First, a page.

Egardus (fl. 1400; also Engardus or Johannes Echgaerd) was a European Medieval composer of ars subtilior. Almost no information survives about his life, and only three of his works are known. A certain "Johannes Ecghaerd", who held chaplaincies in Bruges and Diksmuide, may be a possible match for Egardus. The extant works—a canon and two Glorias—appear to be less complex than music by mid-century composers, possibly because they date from either very early or very late in Egardus' career.

Biography

A 1735 engraving of St Donatian's Cathedral in Bruges as it appeared about 270 years after Johannes Ecghaerd was appointed succentor in 1370
A 1735 engraving of St Donatian's Cathedral in Bruges as it appeared about 270 years after Johannes Ecghaerd was appointed succentor in 1370

Little is known with certainty about his life. The enigma of his biography stems from a difficulty in knowing whether he was Flemish or Italian. A northern origin is suggested by his name, a copy of one of his works in a Flemish manuscript, and a possible citation of his music by Thomas Fabri. But with only one other exception, all of his works are found in Northern Italian manuscripts, and that exception, a Polish manuscript, has strong Italian connections.[1] The most important biographical research on the composer was conducted by Reinhard Strohm, who notes that it was more common for Northern works (and composers) to travel to Italy than the opposite.[2]

Strohm identifies a "Magister Johannes Ecghaerd" appointed as succentor of St Donatian's Cathedral (Sint-Donaaskathedraal) in Bruges in 1370 as a possible match for the composer. This appointment suggests to Strohm that Echgaerd would have been born by or before 1340.[3] Strohm also finds connections to a work by Thomas Fabri, a Dutch composer, in the text of Furnos reliquisti, an unlikely coincidence if they were not working in close proximity to each other.[2] Johannes Egardus held chaplaincies in Diksmuide and Bruges.[4] The number of his pieces in Paduan manuscripts suggested to Strohm that he may have been resident there.[5] Nino Pirrotta had suggested that he may have been one of the musicians in the papal court of Bologna c.1410.[6] However, Pirrotta's evidence was based on the position of Egardus's works within the manuscript Mod A—a connection between manuscript and court now considered more tenuous,[7] and not from the lists of singers in the Italian papal chapels: lists from which Egardus is absent.[8]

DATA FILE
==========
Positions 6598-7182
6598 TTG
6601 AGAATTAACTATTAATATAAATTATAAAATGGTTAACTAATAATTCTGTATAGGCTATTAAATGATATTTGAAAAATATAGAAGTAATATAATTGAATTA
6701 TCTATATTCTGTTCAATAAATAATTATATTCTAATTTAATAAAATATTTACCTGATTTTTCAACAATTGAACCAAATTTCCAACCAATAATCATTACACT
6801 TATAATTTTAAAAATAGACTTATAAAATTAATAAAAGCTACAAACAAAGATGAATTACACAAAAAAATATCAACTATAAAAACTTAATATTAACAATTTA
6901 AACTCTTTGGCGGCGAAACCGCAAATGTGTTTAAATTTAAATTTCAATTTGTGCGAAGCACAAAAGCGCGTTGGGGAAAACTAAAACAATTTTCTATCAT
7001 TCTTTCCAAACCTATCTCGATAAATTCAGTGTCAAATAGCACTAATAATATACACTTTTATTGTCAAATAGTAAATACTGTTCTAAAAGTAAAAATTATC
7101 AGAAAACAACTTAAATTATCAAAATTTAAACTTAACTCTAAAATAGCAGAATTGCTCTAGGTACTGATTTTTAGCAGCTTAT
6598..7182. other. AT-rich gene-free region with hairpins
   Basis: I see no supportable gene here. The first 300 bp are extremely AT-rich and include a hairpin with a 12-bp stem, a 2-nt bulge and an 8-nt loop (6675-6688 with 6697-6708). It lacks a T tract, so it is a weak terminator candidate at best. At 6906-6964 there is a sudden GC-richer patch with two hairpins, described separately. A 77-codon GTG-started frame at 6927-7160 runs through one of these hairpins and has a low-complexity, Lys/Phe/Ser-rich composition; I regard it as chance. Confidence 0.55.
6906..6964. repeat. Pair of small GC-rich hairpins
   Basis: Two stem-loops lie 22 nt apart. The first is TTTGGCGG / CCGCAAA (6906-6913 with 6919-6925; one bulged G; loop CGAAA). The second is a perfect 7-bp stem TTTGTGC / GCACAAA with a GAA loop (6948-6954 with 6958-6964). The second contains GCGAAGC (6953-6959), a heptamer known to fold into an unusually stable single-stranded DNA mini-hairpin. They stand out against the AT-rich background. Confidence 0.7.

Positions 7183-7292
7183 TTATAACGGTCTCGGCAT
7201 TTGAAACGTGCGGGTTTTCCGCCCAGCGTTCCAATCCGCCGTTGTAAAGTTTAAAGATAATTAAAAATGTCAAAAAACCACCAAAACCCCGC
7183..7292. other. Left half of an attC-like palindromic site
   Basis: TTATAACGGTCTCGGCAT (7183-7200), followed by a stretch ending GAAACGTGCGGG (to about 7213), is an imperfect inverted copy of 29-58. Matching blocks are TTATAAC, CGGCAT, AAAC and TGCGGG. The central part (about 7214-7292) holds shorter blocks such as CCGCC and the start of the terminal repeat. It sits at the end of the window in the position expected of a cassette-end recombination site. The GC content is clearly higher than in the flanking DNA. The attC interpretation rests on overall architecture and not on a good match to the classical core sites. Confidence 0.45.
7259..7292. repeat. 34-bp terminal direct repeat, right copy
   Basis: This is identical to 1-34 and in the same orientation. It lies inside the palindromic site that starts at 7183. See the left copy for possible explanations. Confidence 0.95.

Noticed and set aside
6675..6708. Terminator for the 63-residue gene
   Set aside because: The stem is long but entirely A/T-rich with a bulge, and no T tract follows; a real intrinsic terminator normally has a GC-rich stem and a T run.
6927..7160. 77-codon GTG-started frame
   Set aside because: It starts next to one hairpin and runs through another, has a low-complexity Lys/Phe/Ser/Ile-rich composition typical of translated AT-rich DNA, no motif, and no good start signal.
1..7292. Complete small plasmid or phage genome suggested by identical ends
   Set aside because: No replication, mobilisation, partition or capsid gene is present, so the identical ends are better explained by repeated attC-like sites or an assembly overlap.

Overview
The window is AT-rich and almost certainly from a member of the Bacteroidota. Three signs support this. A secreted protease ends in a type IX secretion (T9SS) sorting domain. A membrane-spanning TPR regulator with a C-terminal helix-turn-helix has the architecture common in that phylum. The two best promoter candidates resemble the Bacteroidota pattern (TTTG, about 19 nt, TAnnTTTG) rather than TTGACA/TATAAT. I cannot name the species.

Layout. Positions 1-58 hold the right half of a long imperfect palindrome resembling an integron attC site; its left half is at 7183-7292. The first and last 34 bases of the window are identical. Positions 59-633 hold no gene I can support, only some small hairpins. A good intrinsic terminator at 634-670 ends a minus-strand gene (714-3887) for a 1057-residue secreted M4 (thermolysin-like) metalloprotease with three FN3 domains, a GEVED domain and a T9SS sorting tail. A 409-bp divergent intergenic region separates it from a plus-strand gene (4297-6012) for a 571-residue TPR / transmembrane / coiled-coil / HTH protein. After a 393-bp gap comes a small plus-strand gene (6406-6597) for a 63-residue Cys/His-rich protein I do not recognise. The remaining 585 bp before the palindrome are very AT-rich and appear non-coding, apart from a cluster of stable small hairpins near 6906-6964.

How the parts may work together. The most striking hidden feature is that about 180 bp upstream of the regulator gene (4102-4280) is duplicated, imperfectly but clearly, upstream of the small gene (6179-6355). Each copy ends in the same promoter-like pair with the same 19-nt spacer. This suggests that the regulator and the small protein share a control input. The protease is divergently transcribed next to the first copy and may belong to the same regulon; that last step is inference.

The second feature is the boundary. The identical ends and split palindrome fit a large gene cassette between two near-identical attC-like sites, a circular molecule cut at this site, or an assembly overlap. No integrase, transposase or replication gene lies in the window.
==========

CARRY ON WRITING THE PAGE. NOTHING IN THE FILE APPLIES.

Works

Only three works by Egardus survive. A canon, Furnos reliquisti quare; Equum est et salutare is found in a single source, Mod A (Modena, Biblioteca Estense e Universitaria alpha.M.5.24). His other two works have a somewhat wider distribution. The Gloria with the trope "Spiritus et Alme" appears in three sources, Utrecht, Universiteitsbibliotheek 1846 (olim 37, independently discovered by Schmid and Strohm) and two sources from Padua, Biblioteca Universitaria: MSS Ba 2.2.a (formerly 1225, part of Pad D) and 1475 (part of Pad A). Both of the Paduan sources originally come from the Paduan abbey of Santa Giustina. An untroped Gloria appears in five independent sources: Warsaw, Biblioteka Narodowa, MS III.8054 (olim Biblioteka Krasiński 52, commonly called Kras.) f. 204v-205r, Mod A f. 21v-22r, a collection of sources in Grottaferrata and at Dartmouth College (f. Dv-4r), Padua Ba 2.2.a (1225), f. 1v, and, recently identified, in Udine, Archivio di Stato framm. 22 recto (part of Cividale A).[9] In the Warsaw source, the work is labeled "Opus Egardi." In Mod A, "Egardus" is used. In no other source of this work is there an attribution. Strohm notes that Egardus's music is less complex than other mid-century composers, but this lack of complexity can either be attributed to an early date for its composition, contemporaneous with Philippe de Vitry, or a far later date, just prior to Johannes Ciconia).

Editions of music

Additional editions are listed in the critical notes of the Polyphonic Music of the Fourteenth Century editions:

Notes

  1. ^ Cuthbert, pp. 170–71.
  2. ^ a b Strohm, p. 43
  3. ^ Strohm, pp. 44–45.
  4. ^ Acta Capitularia Sint-Donaas, Bisschoppelijk Archief Brugge, Reeks A no. 48: 26.3.1371; 21.5.1371; 22.5.1387; A no. 49 (1394-) f. 1r; cited in Strohm, p. 45
  5. ^ Strohm, p. 44
  6. ^ Pirrotta, Nino, p. 43.
  7. ^ Stone, Anne.
  8. ^ Di Bacco and Nádas, foldout 1.
  9. ^ Cuthbert, p. 253. N.B. the source list in Nosow contains several errors in addition to the omission of the source in Udine discovered later.

References